“The biggest hurdles I’ve seen are no credit or poor credit history, or they don’t have enough for a down payment,” Jass explains.

Get your paperwork together

Buying a house is a complicated financial transaction, and it starts with getting pre-approved for a mortgage. Your lender is going to ask you for reams of documents, so start rifling through the filing cabinet and get together:

  • Personal information, such as your driver’s license or other government-issued identification, and a Social Security card.
  • Tax returns, which provide proof of income for the past two years and a comprehensive first look at your financial status.
  • Pay stubs for the past 30 days.
  • Bank account statements, typically for the past 60 days.
  • W-2s for the past two years. This will also show additional income sources, whether from side jobs, Social Security payments, VA or retirement benefits, alimony or child support, or any investment income.
  • Asset details, including investments, financial gifts from friends or family, or any other properties you own.
  • Liability details, outlining any outstanding debts, such as credit cards, student loans, or vehicle loans.
  • Rent history, especially from first-time buyers.
  • Credit report; most lenders will pull this for you, but it can help ease the process along if you have one already.

This is where an experienced real estate agent can help, especially with first-time homebuyers.

“The biggest thing we can do to help would be to help gather the documents, because the sooner the lender gets the documents, the sooner we can get things closed,” Jass says.

Source: (Christian Lambert / Unsplash)

Look at your loan options

Once you’ve gathered all these documents together, a mortgage broker can walk you through different loans options from different lenders. If you’ve already got a lender, they can go over what options you might qualify for, such as the length of the mortgage and interest rates.

This is another area where a real estate agent can offer insight, particularly when it comes to conventional loans vs. FHA loans.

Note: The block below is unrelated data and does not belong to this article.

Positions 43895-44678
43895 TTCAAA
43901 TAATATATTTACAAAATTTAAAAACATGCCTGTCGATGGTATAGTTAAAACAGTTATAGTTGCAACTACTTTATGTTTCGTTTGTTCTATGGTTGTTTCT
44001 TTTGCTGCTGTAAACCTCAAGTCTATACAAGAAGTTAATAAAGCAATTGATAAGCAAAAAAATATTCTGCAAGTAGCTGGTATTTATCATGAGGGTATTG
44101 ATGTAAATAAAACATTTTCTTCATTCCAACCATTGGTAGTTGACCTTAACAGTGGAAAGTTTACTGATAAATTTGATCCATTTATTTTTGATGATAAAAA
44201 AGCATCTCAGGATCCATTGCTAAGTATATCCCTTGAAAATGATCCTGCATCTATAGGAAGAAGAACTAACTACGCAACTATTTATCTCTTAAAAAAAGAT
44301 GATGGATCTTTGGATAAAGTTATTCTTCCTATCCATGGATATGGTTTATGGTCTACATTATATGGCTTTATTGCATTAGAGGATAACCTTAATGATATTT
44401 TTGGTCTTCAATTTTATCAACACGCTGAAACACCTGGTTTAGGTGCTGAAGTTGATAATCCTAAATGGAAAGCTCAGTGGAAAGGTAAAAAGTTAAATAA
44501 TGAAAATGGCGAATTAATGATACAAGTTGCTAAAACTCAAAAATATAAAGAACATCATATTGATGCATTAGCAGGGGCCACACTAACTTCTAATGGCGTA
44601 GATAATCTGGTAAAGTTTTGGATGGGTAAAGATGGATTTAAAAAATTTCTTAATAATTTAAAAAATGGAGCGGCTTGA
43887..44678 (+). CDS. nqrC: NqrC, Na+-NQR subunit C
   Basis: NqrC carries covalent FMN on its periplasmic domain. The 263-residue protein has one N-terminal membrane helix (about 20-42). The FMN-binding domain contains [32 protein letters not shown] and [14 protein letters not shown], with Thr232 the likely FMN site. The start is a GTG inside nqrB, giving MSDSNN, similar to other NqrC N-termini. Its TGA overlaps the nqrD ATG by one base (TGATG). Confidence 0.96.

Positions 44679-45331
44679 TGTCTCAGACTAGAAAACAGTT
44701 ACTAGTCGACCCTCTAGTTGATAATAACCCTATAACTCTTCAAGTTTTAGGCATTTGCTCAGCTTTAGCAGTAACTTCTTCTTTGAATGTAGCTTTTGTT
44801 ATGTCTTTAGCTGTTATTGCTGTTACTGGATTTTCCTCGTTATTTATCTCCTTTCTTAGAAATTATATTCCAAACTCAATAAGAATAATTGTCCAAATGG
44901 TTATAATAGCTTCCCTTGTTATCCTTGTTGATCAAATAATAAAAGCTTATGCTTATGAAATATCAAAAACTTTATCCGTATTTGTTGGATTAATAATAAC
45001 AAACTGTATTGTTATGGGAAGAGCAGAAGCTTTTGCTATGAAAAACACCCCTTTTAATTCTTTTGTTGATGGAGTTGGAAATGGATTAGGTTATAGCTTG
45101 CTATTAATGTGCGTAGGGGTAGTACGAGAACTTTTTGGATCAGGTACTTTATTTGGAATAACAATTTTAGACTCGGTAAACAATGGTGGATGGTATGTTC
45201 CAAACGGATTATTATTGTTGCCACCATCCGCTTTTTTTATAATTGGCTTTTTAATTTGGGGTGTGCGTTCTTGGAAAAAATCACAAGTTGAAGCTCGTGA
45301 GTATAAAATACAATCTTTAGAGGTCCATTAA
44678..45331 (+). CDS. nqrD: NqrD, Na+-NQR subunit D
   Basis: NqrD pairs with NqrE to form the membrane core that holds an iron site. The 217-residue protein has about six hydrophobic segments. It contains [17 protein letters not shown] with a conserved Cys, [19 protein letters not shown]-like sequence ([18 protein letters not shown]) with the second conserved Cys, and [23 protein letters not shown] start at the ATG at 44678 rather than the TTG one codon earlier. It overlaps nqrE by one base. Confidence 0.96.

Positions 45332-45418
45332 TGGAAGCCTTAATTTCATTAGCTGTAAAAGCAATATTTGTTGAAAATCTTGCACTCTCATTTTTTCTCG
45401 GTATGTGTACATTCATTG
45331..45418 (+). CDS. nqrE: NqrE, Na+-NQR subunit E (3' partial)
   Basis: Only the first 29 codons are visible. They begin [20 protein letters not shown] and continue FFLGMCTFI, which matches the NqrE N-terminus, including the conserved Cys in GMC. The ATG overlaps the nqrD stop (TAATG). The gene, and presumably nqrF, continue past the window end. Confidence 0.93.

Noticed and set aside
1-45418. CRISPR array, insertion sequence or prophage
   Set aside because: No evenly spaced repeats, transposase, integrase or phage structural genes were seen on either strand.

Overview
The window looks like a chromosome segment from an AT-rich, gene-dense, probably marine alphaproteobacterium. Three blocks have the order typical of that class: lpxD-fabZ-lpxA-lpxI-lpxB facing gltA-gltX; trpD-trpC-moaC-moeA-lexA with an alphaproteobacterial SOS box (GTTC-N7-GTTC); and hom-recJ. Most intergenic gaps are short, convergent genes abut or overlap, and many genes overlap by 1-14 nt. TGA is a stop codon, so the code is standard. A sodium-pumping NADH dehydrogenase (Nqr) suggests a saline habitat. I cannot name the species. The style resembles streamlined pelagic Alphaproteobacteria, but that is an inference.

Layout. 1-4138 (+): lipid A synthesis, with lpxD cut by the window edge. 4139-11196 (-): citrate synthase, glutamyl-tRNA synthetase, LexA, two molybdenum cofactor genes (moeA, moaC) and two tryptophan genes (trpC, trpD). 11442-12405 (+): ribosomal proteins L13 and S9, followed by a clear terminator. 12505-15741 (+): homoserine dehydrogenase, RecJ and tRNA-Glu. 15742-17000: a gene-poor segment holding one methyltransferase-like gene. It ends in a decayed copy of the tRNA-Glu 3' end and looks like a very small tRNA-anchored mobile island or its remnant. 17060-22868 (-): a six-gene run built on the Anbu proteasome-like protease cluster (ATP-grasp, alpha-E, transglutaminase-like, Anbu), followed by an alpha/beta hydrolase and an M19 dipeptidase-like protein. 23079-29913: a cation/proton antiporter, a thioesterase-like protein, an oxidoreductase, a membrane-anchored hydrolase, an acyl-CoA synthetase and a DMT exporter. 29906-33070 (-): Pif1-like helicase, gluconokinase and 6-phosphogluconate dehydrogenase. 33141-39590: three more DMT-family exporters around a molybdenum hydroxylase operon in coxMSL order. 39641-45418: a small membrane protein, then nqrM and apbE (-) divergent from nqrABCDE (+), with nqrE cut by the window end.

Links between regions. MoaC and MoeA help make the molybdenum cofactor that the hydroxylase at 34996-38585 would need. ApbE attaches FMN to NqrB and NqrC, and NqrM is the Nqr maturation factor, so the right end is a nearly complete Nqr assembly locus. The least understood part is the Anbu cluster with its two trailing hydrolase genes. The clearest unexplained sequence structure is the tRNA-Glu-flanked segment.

“It’s important to have an experienced Realtor who can walk through these properties and know there are certain things — like if a home is built before 1978, and it has some peeling paint,” that might be something the appraiser will flag Cass adds.

“You don’t want to get under contract with a home and maybe the other agent’s not that experienced or doesn’t know the home won’t qualify for an FHA loan because of their more stringent requirements. So, it’s very important to know the difference between types of financing.”

Pick your loan and get your preapproval letter

Most borrowers can get preapproved by multiple lenders — and as long as you’re getting those preapprovals within 30 days, they shouldn’t affect your credit score too harshly. Remember, every preapproval requires a hard credit check, and that can pull your score down a few points, but if you apply to multiple lenders within a short period, it should only report as a single inquiry.

The preapproval letter enables homebuyers to make a competitive offer as soon as they start shopping. Most preapproval letters are good for anywhere between 30 and 90 days. It’s important to know how long yours is valid so you can make the strongest possible offer.

In the meantime, keep paying all your bills on time. And if you can pay off any debts, do so. But don’t close any credit card accounts — it will hurt your utilization rate and could hurt your score.

Finally, it’s worth pointing out that preapproval isn’t the end of the road for a homebuyer. After you make an offer, the loan still has to go through underwriting, where someone will carefully scrutinize all that paperwork you’ve handed over. To make your offer even more competitive, it might help to consider pre-underwriting with a lender (HomeLight Home Loans pre-underwrites our offers).

Header Image Source: (Matthew Henry / Burst)